At least, the first half does. The second half reveals the harsh light of day. The erotic rituals give way to accusations of murder and abduction. The prostitute he nearly slept with is revealed as HIV-positive. The sexually charged, nearly comical episode in the costume shop becomes a prelude to a father selling his daughter into prostitution. Bill finds the dead body of another woman he desired. In the waking hours, orgasmic fantasies give way to harsh truths. Lastly, all of Bill's fears about the secret society are flatly dismissed with simple exposition. Because, in real life, there are no omniscient secret orders, no sex magicks, no Illuminati. The dream is over and Bill must face the non-whimsical facts of reality. Appropriately, Kubrick's direction is more stately, more focused in the film's second half.

Throughout his career, Stanley Kubrick's films explored themes of toxic masculinity. An obsession apparent even in “Fear and Desire” reaches its conclusion in “Eyes Wide Shut.” Bill Harford is stymied by the revelation his wife sexually desires other men. He immediately uses this as an excuse to pursue an extra-martial affair, notably after a group of fratboys question his masculinity. After his night of near encounters, he attempts numerous anonymous hook-ups. Each time, he assumes the woman is entirely willing, including one he just met. Instead of being consumed by his macho need for conquest, like Redmond Barry or General Ripper, Bill matures. He tearfully admits his indiscretions to his wife, exposing his vulnerability. He gets over his insecurity about his wife's fantasies. In some ways, it's fitting that “Eyes Wide Shut” would be Kubrick's final film. It shows the natural destination of themes the director had been working with for decades.

“The Shining” would prove to be Kubrick's only true horror film but he flirted with the genre throughout his career. “Eyes Wide Shut,” undoubtedly, has an unnerving atmosphere similar to Kubrick's horror masterpiece. This is most clear in the masked ritual, the film's key sequence. Kubrick captures a sense of decadence and unease in this scene. Strange music, vaguely resembling religious chants, fill the soundtrack. Catholic ceremonies are mimicked and perhaps mocked, in the service of an elaborate sex party. A couple copulate atop a man's back, still, masked people watching, unmoving. Kubrick often assumes a first person perspective in these scenes, making us observers to these strange erotic games. This emphasizes the dream-like element but also makes us feel like intruders on something forbidden, something we shouldn't be seeing. (Which happens to also describe Cruise's character.) Following these arcane acts, a sense of paranoia often occupies the film, such as when Bill believes he's being followed, making “Eyes Wide Shut” feel as much like a nightmare as a dream.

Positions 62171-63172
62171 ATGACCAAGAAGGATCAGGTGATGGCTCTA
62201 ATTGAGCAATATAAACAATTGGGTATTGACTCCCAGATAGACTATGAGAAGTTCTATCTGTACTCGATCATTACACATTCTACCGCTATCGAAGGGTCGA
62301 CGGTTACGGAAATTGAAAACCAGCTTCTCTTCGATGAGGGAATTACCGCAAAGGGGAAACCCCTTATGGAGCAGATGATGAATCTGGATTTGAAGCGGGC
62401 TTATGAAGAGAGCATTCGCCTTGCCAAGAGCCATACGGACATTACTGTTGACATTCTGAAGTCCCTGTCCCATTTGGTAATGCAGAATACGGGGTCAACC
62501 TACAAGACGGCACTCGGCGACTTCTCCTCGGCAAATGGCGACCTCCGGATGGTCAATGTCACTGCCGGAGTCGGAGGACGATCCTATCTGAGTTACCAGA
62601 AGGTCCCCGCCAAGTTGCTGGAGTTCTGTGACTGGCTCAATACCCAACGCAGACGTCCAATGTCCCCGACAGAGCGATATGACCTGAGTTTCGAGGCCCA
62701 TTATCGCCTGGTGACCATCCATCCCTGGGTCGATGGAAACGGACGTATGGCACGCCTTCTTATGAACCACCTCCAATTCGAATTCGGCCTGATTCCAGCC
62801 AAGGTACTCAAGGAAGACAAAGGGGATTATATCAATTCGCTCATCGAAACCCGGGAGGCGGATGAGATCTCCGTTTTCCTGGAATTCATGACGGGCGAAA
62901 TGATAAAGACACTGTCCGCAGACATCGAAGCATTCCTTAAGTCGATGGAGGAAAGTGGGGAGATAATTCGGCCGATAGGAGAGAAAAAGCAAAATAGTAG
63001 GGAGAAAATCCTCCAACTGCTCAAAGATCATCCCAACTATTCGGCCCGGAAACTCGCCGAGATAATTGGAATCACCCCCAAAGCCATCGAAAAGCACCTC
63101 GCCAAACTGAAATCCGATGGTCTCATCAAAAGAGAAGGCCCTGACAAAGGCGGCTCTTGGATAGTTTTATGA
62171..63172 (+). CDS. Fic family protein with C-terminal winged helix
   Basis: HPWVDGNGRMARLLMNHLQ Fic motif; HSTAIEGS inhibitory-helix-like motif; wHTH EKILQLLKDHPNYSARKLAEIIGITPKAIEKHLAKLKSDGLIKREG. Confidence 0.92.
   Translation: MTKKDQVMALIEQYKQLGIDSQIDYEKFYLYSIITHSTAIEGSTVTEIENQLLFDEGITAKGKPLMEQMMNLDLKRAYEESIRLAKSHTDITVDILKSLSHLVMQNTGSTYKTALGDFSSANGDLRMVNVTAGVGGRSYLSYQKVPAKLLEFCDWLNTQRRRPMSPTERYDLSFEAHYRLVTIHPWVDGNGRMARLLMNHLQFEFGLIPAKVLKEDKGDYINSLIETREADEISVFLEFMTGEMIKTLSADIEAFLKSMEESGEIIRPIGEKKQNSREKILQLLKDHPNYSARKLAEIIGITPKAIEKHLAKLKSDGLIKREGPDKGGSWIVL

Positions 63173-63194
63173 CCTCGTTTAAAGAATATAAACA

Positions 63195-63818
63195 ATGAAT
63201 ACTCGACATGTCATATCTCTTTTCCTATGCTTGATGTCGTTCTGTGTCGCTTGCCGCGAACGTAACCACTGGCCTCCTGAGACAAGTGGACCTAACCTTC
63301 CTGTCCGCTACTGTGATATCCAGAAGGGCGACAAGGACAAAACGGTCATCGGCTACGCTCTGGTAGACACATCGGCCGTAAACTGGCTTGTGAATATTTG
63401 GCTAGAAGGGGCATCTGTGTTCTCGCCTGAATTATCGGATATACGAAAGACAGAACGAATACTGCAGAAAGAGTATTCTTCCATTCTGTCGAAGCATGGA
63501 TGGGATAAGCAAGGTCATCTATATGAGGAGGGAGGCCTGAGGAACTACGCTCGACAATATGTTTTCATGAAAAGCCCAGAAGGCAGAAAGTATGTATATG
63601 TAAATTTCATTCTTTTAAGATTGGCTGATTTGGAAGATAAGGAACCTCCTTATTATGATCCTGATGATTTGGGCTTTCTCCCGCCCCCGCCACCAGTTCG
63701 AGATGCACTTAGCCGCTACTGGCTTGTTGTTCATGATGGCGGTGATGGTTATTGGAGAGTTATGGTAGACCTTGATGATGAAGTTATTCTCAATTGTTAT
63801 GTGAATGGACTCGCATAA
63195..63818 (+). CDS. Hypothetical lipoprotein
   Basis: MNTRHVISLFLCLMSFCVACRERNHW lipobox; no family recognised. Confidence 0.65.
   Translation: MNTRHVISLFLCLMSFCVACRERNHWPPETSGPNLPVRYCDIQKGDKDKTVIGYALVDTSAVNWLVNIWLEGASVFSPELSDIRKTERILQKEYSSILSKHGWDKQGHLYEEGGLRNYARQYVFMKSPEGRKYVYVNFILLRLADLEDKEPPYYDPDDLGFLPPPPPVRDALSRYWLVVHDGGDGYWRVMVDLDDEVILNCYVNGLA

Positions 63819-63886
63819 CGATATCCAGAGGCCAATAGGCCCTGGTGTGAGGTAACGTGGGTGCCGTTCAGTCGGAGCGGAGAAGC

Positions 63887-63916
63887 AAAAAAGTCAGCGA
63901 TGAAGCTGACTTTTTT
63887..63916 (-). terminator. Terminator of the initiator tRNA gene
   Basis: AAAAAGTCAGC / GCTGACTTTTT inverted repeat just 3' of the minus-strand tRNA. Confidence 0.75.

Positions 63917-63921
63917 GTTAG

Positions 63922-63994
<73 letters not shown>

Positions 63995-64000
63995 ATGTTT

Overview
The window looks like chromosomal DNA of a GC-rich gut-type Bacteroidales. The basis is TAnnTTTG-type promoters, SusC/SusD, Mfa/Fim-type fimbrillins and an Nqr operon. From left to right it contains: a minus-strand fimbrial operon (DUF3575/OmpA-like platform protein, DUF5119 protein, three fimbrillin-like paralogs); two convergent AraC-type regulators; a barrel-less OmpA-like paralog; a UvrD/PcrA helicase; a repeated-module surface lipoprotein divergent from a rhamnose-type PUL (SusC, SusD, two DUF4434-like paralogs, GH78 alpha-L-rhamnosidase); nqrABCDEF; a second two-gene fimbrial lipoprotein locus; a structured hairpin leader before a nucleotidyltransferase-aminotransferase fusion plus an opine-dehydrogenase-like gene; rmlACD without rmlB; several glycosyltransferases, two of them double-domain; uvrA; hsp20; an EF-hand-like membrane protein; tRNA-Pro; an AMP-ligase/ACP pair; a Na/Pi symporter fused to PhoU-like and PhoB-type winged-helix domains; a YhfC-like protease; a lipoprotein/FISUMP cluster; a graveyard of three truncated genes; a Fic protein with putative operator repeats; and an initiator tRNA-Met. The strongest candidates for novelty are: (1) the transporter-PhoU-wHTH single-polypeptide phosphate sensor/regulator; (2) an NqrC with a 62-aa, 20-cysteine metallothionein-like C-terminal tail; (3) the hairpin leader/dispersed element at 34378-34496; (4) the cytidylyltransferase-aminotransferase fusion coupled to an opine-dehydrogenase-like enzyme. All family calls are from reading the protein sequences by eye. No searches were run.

The internet being what it is, “Eyes Wide Shut” has been accused by the tin foil hat crowd of being Kubrick's expose on the Illuminati. Supposedly, the proverbial THEY had him killed for revealing too much. These dingbats are right about one thing: “Eyes Wide Shut” is rift with symbols. The film is set around Christmas. The warmth of Christmas lights glow in nearly every scene... Save for the sequence inside the secret society's mansion. This marks the mansion as a place without the familial glow of both the real world, a world closer to Bill's respectable “waking” life. Rainbows are another repeatedly referenced symbol. The girls in the beginning promise to take Bill where the rainbow ends. Later, Bill visits a costume shop named the Rainbow. The Christmas lights are often in a rainbow pattern as well, making the secret mansion the fabled place where the rainbow ends. As in, a fairy tale place without light or connection to the rest of the world. This ties in with Bill's wife being named Alice, as in “Alice in Wonderland.” Suitably, she is rarely far away from a mirror or reflective surface. Looking glasses, if you will. They even put one on the poster.